The decision also dashes hopes for the foreseeable future of a new "open skies" agreement governing air travel across the North Atlantic. An agreement would have opened Heathrow airport to a flood of new US carriers, weakening BA's dominance on US-UK routes.
The European Competition Commissioner, Karel Van Miert, had demanded that BA surrender 267 take-off and landing slots at Heathrow and Gatwick immediately in return for approval of the alliance.
BA said: "The terms put forward by the European Commission are not acceptable to us commercially. What we want is for the alliance to be phased over the next four to five years."
The City had become increasingly convinced over the past month that BA would scale back the alliance to avoid facing increased competition at its Heathrow hub just as the transatlantic market is heading for a pronounced slowdown.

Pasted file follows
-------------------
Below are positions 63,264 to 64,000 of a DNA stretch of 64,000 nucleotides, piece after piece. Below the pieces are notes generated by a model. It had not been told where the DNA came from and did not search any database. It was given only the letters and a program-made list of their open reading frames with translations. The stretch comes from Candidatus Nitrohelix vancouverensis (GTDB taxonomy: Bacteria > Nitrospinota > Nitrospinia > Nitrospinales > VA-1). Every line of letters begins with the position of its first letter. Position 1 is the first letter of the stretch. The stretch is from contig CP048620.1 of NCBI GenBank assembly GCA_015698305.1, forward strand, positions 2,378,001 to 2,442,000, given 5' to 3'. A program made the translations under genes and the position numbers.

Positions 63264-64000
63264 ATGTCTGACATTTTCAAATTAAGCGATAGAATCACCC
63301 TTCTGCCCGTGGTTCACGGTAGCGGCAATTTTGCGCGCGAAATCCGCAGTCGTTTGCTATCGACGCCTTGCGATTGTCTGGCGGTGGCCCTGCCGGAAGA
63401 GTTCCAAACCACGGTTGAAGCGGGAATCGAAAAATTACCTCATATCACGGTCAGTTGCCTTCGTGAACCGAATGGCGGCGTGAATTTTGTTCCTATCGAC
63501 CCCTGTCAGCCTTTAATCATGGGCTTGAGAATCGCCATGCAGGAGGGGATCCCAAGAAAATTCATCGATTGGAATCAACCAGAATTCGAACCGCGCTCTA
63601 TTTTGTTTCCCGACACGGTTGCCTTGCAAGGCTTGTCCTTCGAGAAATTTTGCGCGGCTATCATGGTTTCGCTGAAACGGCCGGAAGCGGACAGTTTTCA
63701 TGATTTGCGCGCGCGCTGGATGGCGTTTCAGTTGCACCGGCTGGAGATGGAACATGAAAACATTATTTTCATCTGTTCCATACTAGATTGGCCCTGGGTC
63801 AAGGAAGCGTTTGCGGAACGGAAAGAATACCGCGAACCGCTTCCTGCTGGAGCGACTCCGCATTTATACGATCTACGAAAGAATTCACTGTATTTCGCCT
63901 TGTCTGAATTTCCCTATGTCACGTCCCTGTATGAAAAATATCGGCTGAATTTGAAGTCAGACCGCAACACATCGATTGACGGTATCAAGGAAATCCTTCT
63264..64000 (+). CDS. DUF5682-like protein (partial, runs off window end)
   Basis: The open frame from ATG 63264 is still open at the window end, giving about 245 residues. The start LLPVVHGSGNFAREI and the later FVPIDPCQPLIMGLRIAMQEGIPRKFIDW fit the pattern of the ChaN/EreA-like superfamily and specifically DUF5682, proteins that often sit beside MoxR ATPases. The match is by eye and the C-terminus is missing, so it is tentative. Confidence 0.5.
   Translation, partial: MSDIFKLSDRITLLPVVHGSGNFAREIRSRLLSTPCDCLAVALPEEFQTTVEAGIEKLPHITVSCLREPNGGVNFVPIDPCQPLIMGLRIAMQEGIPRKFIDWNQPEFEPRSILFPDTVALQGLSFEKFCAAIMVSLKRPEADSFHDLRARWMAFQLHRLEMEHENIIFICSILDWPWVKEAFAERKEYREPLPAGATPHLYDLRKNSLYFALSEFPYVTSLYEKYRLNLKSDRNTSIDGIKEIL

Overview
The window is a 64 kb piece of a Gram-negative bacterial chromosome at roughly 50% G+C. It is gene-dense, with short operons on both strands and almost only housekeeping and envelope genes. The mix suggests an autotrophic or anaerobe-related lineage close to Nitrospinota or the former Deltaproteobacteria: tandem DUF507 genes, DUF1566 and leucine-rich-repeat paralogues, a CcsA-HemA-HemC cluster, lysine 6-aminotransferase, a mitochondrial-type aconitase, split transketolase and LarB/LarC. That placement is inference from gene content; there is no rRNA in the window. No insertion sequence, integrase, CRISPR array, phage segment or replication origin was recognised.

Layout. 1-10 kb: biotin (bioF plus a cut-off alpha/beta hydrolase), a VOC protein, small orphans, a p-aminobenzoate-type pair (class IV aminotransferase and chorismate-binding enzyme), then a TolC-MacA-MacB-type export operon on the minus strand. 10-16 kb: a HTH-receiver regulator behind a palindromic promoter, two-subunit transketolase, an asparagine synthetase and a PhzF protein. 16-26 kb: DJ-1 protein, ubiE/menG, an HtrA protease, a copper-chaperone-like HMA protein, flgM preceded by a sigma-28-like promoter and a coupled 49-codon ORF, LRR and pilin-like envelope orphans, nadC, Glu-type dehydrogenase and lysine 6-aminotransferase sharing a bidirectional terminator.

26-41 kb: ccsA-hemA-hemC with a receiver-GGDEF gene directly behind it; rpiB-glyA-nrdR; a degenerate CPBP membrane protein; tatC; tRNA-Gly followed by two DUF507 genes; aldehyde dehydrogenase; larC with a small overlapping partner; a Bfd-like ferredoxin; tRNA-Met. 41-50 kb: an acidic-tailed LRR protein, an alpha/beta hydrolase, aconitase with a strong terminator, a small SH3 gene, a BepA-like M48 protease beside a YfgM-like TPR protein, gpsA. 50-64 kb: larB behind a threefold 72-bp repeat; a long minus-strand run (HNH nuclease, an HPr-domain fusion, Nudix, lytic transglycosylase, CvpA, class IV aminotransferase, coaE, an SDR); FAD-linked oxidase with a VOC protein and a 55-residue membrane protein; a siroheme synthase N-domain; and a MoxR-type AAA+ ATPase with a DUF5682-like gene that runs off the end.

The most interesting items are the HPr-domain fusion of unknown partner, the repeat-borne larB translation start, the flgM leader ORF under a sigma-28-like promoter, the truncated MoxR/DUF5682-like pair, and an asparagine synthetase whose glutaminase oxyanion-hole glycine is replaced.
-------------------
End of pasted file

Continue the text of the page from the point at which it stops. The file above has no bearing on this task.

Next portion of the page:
Chris Tarry, aviation analyst with Dresdner Kleinwort Benson, believes passenger growth next year could fall to as low as 1 to 3 per cent compared with historic rates of 8 per cent. "Faced with that, BA's decision is eminently sensible," he said. "Ultimately the alliance will happen, but it is a question of timing. With traffic growing so slowly, why take the pain of opening up Heathrow now?"
BA shares, which have been in a tailspin since the AA alliance was first announced more than two years ago, reacted positively to the news, rising 17p to 434p.
BA insisted it had not given up hope of merging its transatlantic services with those of AA, a deal that would require anti-trust immunity from regulators on both sides of the Atlantic. "In the meantime, we will continue to progress our alliance strategy with our airline partners within the current legal framework," the spokesman added.Reuse content